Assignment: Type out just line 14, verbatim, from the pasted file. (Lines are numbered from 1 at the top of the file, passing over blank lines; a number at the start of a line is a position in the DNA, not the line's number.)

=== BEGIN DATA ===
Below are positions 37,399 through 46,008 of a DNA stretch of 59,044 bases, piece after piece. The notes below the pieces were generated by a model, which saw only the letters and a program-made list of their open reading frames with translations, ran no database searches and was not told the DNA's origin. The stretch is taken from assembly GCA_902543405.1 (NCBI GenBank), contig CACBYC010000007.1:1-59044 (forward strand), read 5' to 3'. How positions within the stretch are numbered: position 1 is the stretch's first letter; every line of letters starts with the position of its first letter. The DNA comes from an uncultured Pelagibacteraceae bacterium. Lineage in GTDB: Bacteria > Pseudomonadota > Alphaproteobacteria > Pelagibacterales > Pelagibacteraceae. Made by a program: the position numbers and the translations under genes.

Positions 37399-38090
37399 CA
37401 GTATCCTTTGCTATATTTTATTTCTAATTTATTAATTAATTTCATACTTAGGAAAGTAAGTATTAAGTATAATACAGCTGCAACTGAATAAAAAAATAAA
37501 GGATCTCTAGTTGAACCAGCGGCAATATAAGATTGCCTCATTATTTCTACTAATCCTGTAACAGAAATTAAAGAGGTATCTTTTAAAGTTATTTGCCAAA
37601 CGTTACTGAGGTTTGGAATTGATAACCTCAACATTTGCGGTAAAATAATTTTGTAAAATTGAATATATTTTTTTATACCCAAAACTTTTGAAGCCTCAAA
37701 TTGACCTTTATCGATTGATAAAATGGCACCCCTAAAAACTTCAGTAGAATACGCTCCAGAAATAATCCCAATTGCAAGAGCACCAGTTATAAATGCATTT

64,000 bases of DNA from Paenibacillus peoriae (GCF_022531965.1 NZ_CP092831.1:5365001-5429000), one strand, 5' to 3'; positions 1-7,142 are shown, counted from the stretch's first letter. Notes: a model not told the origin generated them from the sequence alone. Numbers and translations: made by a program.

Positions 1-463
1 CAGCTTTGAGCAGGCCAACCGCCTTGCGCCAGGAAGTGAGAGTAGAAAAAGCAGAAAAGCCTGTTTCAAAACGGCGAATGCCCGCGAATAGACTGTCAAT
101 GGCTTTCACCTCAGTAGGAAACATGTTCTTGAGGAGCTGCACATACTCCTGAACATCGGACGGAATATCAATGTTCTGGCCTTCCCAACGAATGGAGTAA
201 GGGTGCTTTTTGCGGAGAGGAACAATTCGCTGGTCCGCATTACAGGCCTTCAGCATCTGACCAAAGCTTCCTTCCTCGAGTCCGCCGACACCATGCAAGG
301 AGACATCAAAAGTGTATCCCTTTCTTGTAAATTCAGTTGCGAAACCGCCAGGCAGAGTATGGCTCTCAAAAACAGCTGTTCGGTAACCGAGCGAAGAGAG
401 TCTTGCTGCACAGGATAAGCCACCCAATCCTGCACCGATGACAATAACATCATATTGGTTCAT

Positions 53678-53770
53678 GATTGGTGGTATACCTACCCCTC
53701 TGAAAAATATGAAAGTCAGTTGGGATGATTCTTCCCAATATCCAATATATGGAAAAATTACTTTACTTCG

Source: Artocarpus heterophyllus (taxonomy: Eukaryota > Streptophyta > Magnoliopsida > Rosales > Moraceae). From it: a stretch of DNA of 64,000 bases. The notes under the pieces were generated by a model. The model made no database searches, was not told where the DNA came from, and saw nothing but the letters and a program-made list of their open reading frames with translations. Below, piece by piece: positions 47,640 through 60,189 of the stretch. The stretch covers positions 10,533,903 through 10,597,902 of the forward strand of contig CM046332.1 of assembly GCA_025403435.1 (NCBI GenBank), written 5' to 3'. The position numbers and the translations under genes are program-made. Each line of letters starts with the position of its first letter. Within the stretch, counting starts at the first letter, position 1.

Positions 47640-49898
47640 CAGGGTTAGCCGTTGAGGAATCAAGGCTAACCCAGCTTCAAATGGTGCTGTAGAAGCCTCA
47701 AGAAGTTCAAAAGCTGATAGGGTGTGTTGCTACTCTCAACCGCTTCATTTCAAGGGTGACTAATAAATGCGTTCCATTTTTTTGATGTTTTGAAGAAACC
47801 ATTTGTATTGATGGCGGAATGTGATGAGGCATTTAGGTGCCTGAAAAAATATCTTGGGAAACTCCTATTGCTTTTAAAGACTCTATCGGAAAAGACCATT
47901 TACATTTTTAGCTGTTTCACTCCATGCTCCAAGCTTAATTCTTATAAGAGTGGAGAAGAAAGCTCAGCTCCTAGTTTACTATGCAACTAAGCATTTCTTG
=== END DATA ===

401 TCTTGCTGCACAGGATAAGCCACCCAATCCTGCACCGATGACAATAACATCATATTGGTTCAT